# Visualizing Z3's proofs

*A writeup of a presentation I gave in class.*

SMT solvers like Z3 are often also called automated theorem provers. Why? What do their proofs look like?

An SMT solver tells us if a formula in first-order logic (augmented with various theories) is *satisfiable*^{1}: there is some assignment of variables that makes the formula true. Z3 can even produce such an assignment.

```
from z3 import *
i = Int('i')
solve(i > 0)
```

```
[i = 1]
```

Not every formula is satisfiable, though. In that case, there are two possibilities.

Z3 can say `unknown`

. This is the less interesting one. It means that Z3 ran out of time or memory, or the algorithm it uses to find the assignment is incomplete, or the problem itself is unsolvable in general. In other words, we don't know for sure if an assignment does not exist.

The other outcome is `unsat`

.
This is a much stronger statement than satisfiability, as it means that *every* assignment of variables must not work.

This has something of the flavour of proving a theorem, where we aim to convince ourselves that a formula is true for *every* assignment of variables.

We can connect these two views by expressing the theorem we want to prove instead as the non-existence of a *refutation*, or counterexample, to it.
We do this by negating the formula and asking, "is it possible that there is some way for this formula not to be true?"
`unsat`

means no, i.e. the theorem is always true.

## Z3's proofs

Z3 has facilities for explaining its deductions, in the form of proofs. Let's try them on a really simple theorem, $\exists a. a = a$.

```
from z3 import *
set_param(proof=True)
s = Solver()
a = Bool('a')
f = a == a
s.add(Not(f))
res = s.check()
print(res)
if res == sat:
print(s.model())
else:
p = s.proof()
print(p)
```

Something to note that is that variables in SMT are implicitly existentially quantified. Therefore we are searching for a counterexample by seeing if $\forall a. a \neq a$ is satisfiable.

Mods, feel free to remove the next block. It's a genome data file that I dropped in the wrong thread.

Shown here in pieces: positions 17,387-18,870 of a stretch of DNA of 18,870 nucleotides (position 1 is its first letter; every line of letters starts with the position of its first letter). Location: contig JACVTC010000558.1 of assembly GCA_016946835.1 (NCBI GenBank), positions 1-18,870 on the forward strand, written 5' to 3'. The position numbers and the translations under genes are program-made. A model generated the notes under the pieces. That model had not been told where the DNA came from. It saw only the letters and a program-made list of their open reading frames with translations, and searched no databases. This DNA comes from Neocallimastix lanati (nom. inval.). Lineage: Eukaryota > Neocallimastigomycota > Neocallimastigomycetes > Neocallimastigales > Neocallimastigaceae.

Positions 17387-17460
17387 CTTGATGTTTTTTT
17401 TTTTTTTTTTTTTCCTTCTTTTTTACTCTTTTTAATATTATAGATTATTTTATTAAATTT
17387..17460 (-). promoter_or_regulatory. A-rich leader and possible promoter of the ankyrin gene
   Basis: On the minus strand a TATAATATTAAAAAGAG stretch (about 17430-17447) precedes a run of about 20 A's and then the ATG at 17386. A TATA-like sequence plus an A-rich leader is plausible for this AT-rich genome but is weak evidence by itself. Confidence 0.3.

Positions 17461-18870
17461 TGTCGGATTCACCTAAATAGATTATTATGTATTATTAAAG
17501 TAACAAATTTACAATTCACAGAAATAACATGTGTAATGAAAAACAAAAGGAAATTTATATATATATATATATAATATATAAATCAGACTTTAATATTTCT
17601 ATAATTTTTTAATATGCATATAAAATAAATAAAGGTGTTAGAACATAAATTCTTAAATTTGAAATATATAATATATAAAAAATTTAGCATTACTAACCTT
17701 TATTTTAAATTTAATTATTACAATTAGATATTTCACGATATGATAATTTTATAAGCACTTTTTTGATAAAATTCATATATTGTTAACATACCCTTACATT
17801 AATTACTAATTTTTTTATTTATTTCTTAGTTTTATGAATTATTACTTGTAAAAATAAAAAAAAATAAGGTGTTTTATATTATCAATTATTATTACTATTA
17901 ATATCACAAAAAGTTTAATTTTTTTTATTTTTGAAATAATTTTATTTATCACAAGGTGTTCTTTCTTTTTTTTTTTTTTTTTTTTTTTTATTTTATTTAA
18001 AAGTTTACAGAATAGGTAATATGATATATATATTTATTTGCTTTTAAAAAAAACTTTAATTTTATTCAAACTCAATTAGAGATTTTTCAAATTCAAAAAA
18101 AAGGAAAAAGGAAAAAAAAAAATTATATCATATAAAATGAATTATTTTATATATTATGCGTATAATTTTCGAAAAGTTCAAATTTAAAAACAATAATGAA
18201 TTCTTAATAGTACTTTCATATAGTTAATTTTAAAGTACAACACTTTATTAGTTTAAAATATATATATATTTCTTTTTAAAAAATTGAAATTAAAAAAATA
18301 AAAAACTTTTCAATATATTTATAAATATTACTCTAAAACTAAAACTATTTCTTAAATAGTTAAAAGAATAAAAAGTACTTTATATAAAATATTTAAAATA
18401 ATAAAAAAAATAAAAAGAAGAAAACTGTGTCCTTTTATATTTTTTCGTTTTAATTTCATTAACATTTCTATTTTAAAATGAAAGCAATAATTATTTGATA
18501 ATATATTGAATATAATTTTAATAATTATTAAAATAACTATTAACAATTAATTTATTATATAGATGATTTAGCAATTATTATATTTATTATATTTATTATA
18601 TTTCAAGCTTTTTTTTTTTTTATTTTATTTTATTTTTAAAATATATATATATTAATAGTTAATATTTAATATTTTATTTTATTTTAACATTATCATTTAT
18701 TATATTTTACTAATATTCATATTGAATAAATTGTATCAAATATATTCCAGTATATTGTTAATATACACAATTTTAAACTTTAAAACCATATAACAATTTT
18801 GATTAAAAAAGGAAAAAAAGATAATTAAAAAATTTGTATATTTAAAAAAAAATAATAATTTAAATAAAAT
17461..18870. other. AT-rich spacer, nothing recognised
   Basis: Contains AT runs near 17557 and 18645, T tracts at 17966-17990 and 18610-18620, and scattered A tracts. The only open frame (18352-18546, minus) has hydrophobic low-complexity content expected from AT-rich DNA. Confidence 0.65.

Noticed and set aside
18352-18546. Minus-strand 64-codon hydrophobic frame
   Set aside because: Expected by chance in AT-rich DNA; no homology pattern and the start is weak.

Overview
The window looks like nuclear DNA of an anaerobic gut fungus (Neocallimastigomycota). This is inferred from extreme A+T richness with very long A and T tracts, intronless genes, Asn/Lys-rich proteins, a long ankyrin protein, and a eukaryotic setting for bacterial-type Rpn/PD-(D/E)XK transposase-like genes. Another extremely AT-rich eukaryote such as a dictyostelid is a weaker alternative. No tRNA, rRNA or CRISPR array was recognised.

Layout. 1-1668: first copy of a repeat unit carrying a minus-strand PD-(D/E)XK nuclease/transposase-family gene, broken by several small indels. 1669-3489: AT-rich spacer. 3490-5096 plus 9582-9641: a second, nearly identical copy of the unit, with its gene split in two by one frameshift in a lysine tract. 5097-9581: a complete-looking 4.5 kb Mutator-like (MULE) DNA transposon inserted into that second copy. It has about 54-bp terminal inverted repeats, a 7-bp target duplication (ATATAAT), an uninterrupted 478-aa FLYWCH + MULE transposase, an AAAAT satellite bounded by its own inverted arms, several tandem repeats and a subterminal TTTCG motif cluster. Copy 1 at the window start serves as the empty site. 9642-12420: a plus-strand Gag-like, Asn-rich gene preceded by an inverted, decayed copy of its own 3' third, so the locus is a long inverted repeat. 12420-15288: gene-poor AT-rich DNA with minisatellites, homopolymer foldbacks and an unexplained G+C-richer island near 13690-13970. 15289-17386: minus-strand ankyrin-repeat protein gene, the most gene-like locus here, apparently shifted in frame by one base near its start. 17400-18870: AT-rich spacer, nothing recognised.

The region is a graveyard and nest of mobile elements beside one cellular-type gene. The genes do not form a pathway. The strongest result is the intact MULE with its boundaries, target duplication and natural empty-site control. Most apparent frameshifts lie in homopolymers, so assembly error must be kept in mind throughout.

```
unsat
mp(asserted(Not(a == a)),
trans(monotonicity(rewrite((a == a) == True),
Not(a == a) == Not(True)),
rewrite(Not(True) == False),
Not(a == a) == False),
False)
```

Unsurprisingly, it is not.
Z3 outputs a *proof tree*, which we can traverse and pretty-print.

Firstly, we see that the conclusion at the bottom is `False`

.
This may seem odd, but recall that the goal is to show that negation of the original theorem cannot be proved, so this is the only conclusion which makes sense.

Next, we see some of Z3's inference rules^{2} in action.
Our original goal is `asserted`

.
We have two instances of `rewrite`

, where built-in equalities are used to simplify terms.
There is an application of `monotonicity`

, where we negate both sides.
Finally we use the `trans`

itivity of equality and modus ponens to derive the conclusion.

Let's try $\exists a. a = \neg (\neg a)$.

And here's another for the linear arithmetic formula $\exists x y. 2 x \leq 3 y, y > x, x > 0$.

Clearly, these generated proofs quickly get too large to be comprehensible. They're also largely mechanical and not very meaningful. Still, it's intriguing to see the automated reasoning that Z3 performs.

A final point about the last one is the application of the rule `th-lemma`

to derive the conclusion.

This is a theory lemma, a placeholder rule for a possibly-opaque decision from a theory solver.

If you want to generate these proofs yourself, the code is here.

For a more thorough introduction to satisfiability, check out this blog post. ↩︎

There's a more complete list of rules in Section 3.3 of this paper. ↩︎